By SEAN ELLIS
NOTUS, Idaho -- A feedlot in southwestern Idaho has reached a $42,000 settlement agreement with the Environmental Protection Agency for discharging pollutants into the Boise River without a Clean Water Act permit.
According to EPA, the agency received numerous complaints in 2011 that W/T Land & Cattle Inc. was flooded with water from the Boise River. The 1,000-head cattle feedlot is along the banks of the Boise River near Notus.
Inspection results and other information showed the facility had been discharging pollution into the Boise River during and after flood events, according to EPA.
Nick Peak, EPA's regional coordinator for concentrated animal feeding operations, said the agency has data proving that, including a U.S. Geological Survey study that showed a hydraulic connection between the water in that area and the feedlot.
As the flood water receded, the feedlot waste in the water moved through the sandy soil and a permeable berm to reach the river, according to EPA.
Boise attorney Bruce Smith, who represented W/T in the matter, said his client disagreed with EPA's claims and the settlement was purely a business decision "to reach a resolution and move on."
"My client was in complete compliance with all state requirements," he said. "We deny ... the allegations. He considers himself a very good operator and has never had any problems."
Jim Werntz, EPA's Idaho operations officer, said the feedlot owner has two choices. He could move the cattle out of that area near the river to another lot on the property further away, which would prevent the danger of future discharges.
"If he's not going to have cattle in that area, there's no legal requirement to get a permit," Peak said.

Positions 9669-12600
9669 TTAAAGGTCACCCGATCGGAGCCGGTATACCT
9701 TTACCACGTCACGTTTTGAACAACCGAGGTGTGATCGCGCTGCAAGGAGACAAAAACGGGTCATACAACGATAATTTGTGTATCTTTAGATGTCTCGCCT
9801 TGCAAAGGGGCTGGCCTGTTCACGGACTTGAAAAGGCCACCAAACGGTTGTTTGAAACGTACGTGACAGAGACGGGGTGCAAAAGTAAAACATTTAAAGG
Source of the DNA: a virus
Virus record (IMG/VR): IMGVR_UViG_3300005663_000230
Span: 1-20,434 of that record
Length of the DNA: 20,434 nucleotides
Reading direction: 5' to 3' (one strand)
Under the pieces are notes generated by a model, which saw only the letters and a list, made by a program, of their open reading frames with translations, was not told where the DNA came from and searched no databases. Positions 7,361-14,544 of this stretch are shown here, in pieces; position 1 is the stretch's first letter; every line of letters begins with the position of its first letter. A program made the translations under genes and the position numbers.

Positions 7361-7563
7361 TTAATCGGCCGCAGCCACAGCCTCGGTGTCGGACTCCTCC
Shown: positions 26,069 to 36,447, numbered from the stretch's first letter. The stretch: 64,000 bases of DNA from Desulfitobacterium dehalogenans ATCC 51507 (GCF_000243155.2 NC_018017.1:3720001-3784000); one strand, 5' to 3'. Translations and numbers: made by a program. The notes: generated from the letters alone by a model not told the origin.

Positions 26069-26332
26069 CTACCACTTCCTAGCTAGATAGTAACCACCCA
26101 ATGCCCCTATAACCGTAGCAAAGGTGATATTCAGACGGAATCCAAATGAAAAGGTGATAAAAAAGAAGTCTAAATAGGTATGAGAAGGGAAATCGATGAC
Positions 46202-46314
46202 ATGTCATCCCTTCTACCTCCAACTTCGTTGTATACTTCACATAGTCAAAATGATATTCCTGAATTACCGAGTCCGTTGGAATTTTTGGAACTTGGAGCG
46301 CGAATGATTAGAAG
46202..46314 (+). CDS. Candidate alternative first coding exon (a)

He could also obtain a National Pollutant Discharge Elimination System permit, which specifies under what conditions a facility can discharge pollutants into a river or stream.
Obtaining an NPDES permit would require the feedlot to make certain modifications to the facility to comply with the permit, but it would also offer much greater protection, said Steve Potokar, the EPA compliance officer for the case.
Smith said W/T is still evaluating its options.
EPA officials said the incident should serve as a reminder to other feedlots that a berm breach isn't the only way pollutants can be discharged into water and that they could protect themselves by obtaining a permit.
"Producers need to understand that if they face the risk of accidentally discharging pollutants, they can mitigate those risks," Potokar said. "A permit does give them some protection. If you meet certain requirements, you can discharge during a flood event. If you don't have a permit, you cannot discharge during a flood event."
According to the National Weather Service, there is no defined flood stage for that section of the river, which crested at 13.83 feet in 2011. It is currently flowing at 8 feet and has crested at or past 13.83 feet four times since 1983.